Congratulations on your hatching eggs, one of the most fun and rewarding projects for anyone from hobbyist to expert!
Shipping fertile eggs is a gamble for the buyer and seller, as the postal service can make the entire process very unpredictable. There are, however, some things you can do to help have a successful hatch on day 21!
Northwoods Poultry has been shipping eggs for 10 years, and over time, you learn the best way to pack an egg! We focus on preserving the integrity of the egg and most importantly, the air cell. Detached air cells are often the culprit of a bad hatch of shipped eggs. The jostling that eggs take in shipment can leave air cells damaged, which prevents proper chick development. Our packing strategy makes the eggs as immobile within the package as possible, suspending the eggs in layers of materials and immobilizing them to prevent shifting and movement. Though nothing is a guarantee, we have found much greater success in the preservation of air cells this way.
You will receive a tracking number the day your eggs are shipped. All eggs are shipped Priority Mail through USPS, unless priority express is arranged separately. You can estimate shipping to take about 3 days. Egg packages will be held at your post office and you will receive a phone call when they arrive. Please be prompt in picking them up!
When you arrive home with your eggs, carefully un-package each one and begin the inspection process. Candling the eggs at this stage is always a good idea. You will easily be able to check for hairline cracks and detached air cells. I will link a video below that will help guide you through the process of candling for detached air cells. Look for a saddle shaped air pocket!
Not all is lost if you have discovered some maligned air cells. I will details some steps for dealing with them below!
We do our best to send clean or mostly clean eggs. Poop and debris is an inevitable part of dealing with chickens. We do no recommend washing your eggs before incubation. The outer coating of the egg, called “bloom”, is essential for protecting the developing chick from bacteria and facilitating proper air exchange through the incubating egg.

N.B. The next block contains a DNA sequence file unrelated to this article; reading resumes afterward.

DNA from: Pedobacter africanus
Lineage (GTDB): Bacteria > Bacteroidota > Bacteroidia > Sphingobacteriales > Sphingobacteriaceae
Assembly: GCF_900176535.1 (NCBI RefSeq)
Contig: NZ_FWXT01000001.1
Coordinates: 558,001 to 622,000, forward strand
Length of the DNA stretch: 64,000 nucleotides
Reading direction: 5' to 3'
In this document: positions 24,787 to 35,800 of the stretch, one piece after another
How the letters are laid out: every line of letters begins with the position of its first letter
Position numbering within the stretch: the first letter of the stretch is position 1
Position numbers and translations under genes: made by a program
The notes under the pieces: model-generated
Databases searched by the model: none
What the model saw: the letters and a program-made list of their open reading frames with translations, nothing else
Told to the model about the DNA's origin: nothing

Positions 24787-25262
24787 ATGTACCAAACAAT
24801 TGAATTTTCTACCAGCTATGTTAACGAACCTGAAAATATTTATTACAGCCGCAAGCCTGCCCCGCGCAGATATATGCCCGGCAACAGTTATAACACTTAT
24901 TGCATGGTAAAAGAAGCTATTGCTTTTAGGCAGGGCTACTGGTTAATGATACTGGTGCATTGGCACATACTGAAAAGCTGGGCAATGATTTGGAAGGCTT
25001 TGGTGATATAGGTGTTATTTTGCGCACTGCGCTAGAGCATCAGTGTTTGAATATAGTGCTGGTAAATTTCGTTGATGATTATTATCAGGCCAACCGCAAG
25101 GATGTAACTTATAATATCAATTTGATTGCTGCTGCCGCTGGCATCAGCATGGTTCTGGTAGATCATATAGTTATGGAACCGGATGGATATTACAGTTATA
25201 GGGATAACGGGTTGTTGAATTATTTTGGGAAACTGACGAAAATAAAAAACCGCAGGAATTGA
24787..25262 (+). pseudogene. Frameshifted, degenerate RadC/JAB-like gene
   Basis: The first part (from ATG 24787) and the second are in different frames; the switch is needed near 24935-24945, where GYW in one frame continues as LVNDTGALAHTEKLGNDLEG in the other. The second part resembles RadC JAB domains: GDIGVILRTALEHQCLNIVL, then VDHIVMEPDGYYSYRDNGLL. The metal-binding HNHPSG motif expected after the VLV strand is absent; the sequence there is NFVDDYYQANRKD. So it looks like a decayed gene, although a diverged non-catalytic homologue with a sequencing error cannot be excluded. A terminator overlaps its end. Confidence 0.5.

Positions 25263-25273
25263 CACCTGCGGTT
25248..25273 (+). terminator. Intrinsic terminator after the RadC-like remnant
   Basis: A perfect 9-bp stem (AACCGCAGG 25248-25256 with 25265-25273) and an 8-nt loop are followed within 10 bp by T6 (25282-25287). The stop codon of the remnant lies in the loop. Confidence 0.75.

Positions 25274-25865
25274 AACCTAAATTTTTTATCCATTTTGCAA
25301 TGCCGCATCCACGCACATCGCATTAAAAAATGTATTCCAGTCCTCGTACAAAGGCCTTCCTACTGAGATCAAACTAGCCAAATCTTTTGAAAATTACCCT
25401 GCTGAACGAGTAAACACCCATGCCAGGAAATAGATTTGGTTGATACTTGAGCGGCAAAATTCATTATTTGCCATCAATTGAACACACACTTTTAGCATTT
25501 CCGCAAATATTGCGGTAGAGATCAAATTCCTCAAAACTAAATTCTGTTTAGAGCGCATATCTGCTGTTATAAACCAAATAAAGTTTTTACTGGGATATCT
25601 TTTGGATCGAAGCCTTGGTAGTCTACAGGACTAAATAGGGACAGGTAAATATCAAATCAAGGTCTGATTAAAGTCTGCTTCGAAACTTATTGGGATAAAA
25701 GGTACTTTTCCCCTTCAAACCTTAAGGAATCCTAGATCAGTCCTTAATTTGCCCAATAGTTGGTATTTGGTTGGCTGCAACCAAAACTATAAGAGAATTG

Once egg inspection is complete, place each egg “fat” side UP in an egg carton. You will now allow the eggs to rest for 12-24 hours in a cool, undisturbed area. This process will allow the eggs to slowly acclimate to a steady temperature and also allow the air cells to re-establish their position and possibly even re-attached if they have detached slightly. Do not skip this step!
While your eggs are resting, it is a great time to get the incubator set up and started so your temperature and humidity have some time to regulate. The temperature should be set to 100.0 degrees F throughout incubation. Humidity on Days 1-18 should be between 40-50%. Once your eggs have rested and your incubator is regulated, you can set your eggs. This is your Day 1. Be sure to set your eggs “fat” end up, and turn them regularly. An egg turner is well worth the small investment to be sure your eggs are turned every day. Most all tabletop incubators have the option for an egg turner add-on.
Be sure to monitor your temperature and humidity levels every day! Otherwise, leave the eggs undisturbed until Day 18. Day 18 is a big day! This is the day you will candle your eggs and put them in “lock down”. A properly developed chick on Day 18 will show an obvious dark area in most of the egg, and an air cell on the fat end. You may even see some movement! Our Marans eggs are often hard to candle because of their dark color. When in doubt, go ahead and set the egg to hatch. You just never know! If you know for sure a chick has not developed, you can opt to go ahead and pull it out at this time. The rest of the eggs that are developed will need to be removed from the egg turner and placed on their side. Putting some paper towels down underneath them will help newly hatched chicks find their grip and also help for an easy clean up after the hatch. The temperature should remain at 100.0 degrees F, but the humidity needs to be bumped up to 60-70%. Once the egg are set on Day 18, DO NOT open the incubator until the hatch is done!
One exception to note for setting your hatch on Day 18: If you had eggs with detached air cells that then developed a chick, it is a great idea to hatch these eggs upright in an egg carton, fat end up. It is not a guarantee for the chick, but it can greatly improve the outcome of a successful hatch from a detached air cell egg.
We do not recommend “helping” chicks hatch, unless you are a very experienced hatcher and know what distress signs to look for. Some chicks will just take longer to work their way out. It is very easy for a chick to become “shrink wrapped” by the egg membrane in the hatching process, so we highly recommend leaving the incubator CLOSED until the hatch is complete!
You may start seeing chicks as early as Day 19 or as late as Day 23. Any hatched chicks will be happy and healthy in the incubator for several days until they are fluffy! They have absorbed the egg yolk and can thrive for many days from those nutrients. This is a good time to ensure your brooder area is prepped and warm, ready to receive your new baby chicks!